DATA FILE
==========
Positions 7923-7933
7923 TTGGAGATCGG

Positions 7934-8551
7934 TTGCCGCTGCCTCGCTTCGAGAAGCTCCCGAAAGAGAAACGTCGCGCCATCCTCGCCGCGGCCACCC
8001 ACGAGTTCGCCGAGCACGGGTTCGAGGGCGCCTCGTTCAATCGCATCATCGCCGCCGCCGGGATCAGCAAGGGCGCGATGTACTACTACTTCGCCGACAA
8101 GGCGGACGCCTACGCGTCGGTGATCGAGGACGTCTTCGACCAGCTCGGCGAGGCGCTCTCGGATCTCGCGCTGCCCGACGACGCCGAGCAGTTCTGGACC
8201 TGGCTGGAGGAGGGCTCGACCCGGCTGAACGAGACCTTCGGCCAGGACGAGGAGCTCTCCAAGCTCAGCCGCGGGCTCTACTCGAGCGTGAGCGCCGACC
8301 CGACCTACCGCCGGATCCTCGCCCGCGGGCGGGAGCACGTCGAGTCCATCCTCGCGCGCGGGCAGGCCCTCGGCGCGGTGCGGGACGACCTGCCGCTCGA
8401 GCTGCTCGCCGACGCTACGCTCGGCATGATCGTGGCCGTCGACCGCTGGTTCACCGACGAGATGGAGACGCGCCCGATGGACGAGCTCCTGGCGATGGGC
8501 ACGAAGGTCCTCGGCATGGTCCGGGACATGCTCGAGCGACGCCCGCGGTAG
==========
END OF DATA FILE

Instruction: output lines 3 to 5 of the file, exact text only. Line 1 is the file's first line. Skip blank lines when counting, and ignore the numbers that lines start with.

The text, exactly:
Positions 7934-8551
7934 TTGCCGCTGCCTCGCTTCGAGAAGCTCCCGAAAGAGAAACGTCGCGCCATCCTCGCCGCGGCCACCC
8001 ACGAGTTCGCCGAGCACGGGTTCGAGGGCGCCTCGTTCAATCGCATCATCGCCGCCGCCGGGATCAGCAAGGGCGCGATGTACTACTACTTCGCCGACAA